Law doesn’t cover blowing whistle on co-workers

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in Employment Law,Human Resources,Leaders & Managers,Performance Reviews

Florida employees are protected from retaliation for whistle-blowing, but courts have been limiting what they consider to be blowing the whistle. For example, in one recent case, a court concluded that a co-worker’s attempts to report a fellow pharmacy worker’s lax prescription practices was not whistle-blowing.

Recent case: Gabe McIntyre complained up the company chain of command that a fellow pharmacist was filling prescriptions from customers he believed were “drug seekers.”

The company did nothing about the alleged problem, but McIntyre was transferred and eventually fired for poor performance. He sued, alleging he had been retaliated against.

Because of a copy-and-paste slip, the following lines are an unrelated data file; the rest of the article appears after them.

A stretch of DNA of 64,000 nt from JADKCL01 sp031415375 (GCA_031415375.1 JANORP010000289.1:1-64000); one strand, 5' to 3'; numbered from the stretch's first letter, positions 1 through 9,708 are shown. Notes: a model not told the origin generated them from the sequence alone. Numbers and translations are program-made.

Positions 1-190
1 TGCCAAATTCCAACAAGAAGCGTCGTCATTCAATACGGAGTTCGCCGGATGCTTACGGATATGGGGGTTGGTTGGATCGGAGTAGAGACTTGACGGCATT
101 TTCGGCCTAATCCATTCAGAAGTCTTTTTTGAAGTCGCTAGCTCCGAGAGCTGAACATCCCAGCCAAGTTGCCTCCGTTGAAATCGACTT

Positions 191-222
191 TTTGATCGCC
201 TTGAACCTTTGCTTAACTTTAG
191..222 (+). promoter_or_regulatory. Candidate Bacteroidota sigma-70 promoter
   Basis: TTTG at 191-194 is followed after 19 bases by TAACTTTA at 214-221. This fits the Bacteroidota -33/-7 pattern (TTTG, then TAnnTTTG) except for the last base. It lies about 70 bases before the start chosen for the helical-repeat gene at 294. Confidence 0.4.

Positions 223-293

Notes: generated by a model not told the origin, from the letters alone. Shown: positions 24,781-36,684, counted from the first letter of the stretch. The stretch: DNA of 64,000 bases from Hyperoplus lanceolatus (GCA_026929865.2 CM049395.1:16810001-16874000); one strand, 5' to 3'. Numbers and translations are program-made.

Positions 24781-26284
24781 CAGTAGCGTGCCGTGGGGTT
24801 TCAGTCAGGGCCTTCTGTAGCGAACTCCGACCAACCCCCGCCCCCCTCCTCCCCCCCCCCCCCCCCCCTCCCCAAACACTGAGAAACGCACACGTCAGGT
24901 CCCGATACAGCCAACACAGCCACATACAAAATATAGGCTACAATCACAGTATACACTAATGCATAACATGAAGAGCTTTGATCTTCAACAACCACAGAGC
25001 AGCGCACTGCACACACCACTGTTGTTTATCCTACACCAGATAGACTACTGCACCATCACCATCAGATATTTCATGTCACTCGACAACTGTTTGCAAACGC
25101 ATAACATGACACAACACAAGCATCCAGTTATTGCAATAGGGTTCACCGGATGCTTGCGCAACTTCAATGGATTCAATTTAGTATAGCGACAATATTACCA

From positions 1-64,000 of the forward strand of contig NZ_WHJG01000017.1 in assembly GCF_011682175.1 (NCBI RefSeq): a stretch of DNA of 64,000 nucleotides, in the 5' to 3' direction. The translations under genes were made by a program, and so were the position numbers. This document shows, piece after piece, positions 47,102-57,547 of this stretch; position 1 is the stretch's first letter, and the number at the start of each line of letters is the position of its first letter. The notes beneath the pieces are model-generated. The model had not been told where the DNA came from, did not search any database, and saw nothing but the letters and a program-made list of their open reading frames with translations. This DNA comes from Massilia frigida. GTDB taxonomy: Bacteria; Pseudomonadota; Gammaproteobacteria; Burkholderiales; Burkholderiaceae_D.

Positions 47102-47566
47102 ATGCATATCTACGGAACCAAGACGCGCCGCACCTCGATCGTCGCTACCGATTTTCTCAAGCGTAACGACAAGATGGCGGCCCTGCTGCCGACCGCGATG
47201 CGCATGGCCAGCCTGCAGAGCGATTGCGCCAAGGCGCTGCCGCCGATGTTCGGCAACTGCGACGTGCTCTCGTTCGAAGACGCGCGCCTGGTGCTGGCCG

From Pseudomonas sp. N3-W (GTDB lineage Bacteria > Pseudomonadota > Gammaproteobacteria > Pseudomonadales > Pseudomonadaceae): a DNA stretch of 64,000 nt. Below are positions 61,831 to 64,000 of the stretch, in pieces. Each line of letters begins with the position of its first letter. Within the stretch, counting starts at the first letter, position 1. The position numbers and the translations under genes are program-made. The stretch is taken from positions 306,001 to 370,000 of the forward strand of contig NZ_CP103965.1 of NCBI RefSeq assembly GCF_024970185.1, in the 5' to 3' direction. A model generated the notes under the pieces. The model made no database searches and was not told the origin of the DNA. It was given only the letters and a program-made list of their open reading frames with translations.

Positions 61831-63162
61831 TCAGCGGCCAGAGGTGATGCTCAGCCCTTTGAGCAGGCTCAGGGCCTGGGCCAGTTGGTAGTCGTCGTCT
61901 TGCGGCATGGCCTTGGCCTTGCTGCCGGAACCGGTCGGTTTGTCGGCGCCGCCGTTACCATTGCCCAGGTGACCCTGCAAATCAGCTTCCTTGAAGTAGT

The court tossed out his whistle-blower case. It said a co-worker’s possible illegal activity could not be the basis for a whistle-blowing case against their common employer. (McIntyre v. Delhaize America, No. 8:07-CV-2370, MD FL, 2009)

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